How to Squeeze More Adventure Out of Everyday Life

The demands of modern society tether many of us to offices, desk chairs, and cubicles. These restrictions slowly nip away at your soul and cause serious burnout and mental fatigue if not treated properly. The mandatory course of treatment involves a release of some sorts. Breaking away from the day-to-day monotony that we are conscripted into. We need to connect to our inner animal, get back to to nature, and generally have fun with greater frequency.

Weekday secret spot; not a soul around.

I have been scratching that itch with microadventrues and everyday adventures. Initially I thought of these as staycations but have since expanded them into further-reaching places. Alastair Humphreys has written some truly inspirational stuff on the microadventure. Microadventures and everyday adventures have saved many workaday dudes and dudettes from lives lived only to fill up retirement accounts and garages with unused crap. I highly encourage using microadventures and everyday adventures to break life up. Doing so will greatly increase the quality of your life and truly allow you to lead a more inspired existence.


How the heck do you this?

  • Start small and do what you know. Week long trips are amazing. Weekend trips are great too. But what if instead of lamenting on how you only get one big trip a year you focused on your ability to do several lunchtime activities each week? Say you cut out a few minutes early and get a solid jog or spin around town in.
  • Make time for yourself. I totally get it; you need to respond to just one more email and refresh your Instagram feed just one more time before you go, and it is far too easy to schedule “working lunches,” but you need to carve out some “you time” more often.
Less screen time, more squee time!
  • Don’t spend extra money. We could all use lighter gear and that would surely make us faster which would definitely lead to sponsorships and the ability to shove our jobs and do _______ professionally… hold your horses man. Why don’t you start by strapping on those perfectly good running shoes that have seen more bar rail time than trail time and just get out there. No matter what the pro shop bro’s tell you, new gear will not greatly enhance your experience. Commit to the bit and then upgrade as necessary.
  • Keep it local. Sure a yearly ski tour trip or backpacking excursion that you painstakingly plan and save for for months are great. But you would be amazed by the extra outdoor time you could log if you focused more of your time on enjoying those things which are just out your backdoor. Super cliche, I know; but face it: those 50 trips to the local, bombed out single-track will keep you out of the gym and in prime shape for your big trip to climb fire roads and blast the descents. Furthermore, by increasing your local participation you get a chance to shape the local scene and increase the experience for everyone.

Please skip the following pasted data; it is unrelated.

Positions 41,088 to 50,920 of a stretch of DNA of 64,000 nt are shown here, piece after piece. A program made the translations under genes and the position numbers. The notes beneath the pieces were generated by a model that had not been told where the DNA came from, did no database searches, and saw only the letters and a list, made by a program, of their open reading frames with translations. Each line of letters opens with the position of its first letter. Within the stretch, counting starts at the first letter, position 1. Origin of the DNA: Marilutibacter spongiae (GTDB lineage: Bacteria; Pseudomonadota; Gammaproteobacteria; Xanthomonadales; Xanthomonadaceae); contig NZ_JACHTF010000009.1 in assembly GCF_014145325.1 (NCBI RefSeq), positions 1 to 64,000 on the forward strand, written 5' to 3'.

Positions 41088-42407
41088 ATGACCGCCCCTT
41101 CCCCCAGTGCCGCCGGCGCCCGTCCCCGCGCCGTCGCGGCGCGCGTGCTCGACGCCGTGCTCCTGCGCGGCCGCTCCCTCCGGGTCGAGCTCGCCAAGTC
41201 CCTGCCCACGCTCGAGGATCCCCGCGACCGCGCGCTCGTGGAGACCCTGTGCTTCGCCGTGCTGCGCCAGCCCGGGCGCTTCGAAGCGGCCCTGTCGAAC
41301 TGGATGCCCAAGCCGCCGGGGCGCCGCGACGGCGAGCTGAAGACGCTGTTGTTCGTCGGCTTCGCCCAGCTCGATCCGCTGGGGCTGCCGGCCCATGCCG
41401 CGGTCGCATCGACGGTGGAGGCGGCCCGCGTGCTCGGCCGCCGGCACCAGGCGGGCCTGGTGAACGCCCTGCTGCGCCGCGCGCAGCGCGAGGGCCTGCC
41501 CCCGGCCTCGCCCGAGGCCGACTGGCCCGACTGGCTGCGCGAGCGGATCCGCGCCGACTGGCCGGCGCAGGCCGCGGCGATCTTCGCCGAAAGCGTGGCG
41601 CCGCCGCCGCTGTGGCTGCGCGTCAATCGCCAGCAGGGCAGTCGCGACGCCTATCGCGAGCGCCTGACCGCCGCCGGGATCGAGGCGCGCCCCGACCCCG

• Research your options. Make sure you have a general idea before you dive in. But pay special heed to the next point.
  • Stay out of your own way. Don’t get hung up on the fact that you haven’t biked, hiked, jogged, fished, skied, swam… in weeks or months or ever. Just do it. The first few times will suck and then it will get better, I promise. We put up far too many mental road blocks and yours are holding you back.


  • Turn your notifications off. No explanation needed.
  • Do things by yourself. Getting together with other people to partake in your favorite pastime can be a reward thing, it can also be distracting and difficult to organize due to everyone’s tight schedules. This often leads to people giving up altogether and not doing anything. Wrangling your own schedule can be enough hassle: so get it under control and just get out there. You will be surprised by what solitude will do for you.
  • Get a headlamp and use it. The Earth gets dark; don’t let that keep you from enjoying yourself.

I personally like to hit the trails before work. I find that it sets a good tone for the day. If you get after it early in the morning it puts your head on right for the rest of the day and everyone around you prospers from your enhanced mood and vibes.

Tacky morning dirt is second to none.

I have also been trying to insert microadventures and activities into my daily life as often as possible. This can include a simple walk to the lake at lunch, mid-afternoon bike ride or ski, or an early morning session at the river before heading into the office. Sometimes you have to just book off a day and really get out there though and we do that once in a while too. I admit that this is much easier given my occupation and the beautiful area in which I live. The Upper Peninsula and upper Midwest just lends itself to the microadventure state of mind.

Get out there; get after it; and get RAD!!



The Living Great Lakes

It’s no secret that I love Michigan. The Great Lakes play a large role in that equation. Their vastness and depth are a mirror for the soul. Many a writer has attempted to put their beauty into words. Few have come as close as Jerry Dennis has with The Living Great Lakes. (TLGL)


This book is an informative series of tales woven into the narrative of the author’s trip through the Great Lakes on the Malabar, a tall ship out of Traverse City, Michigan.

Dennis, an accomplished American author, writes rather matter of factly in a manner which feels like a regular guy telling you of his travels over a beer. He gives lessons on the history of man-made features as well as the geological happenings and cycles that shaped the region. His use of everyday language makes TLGL approachable, understandable, and very pleasant. The reader learns and is entertained at the same time.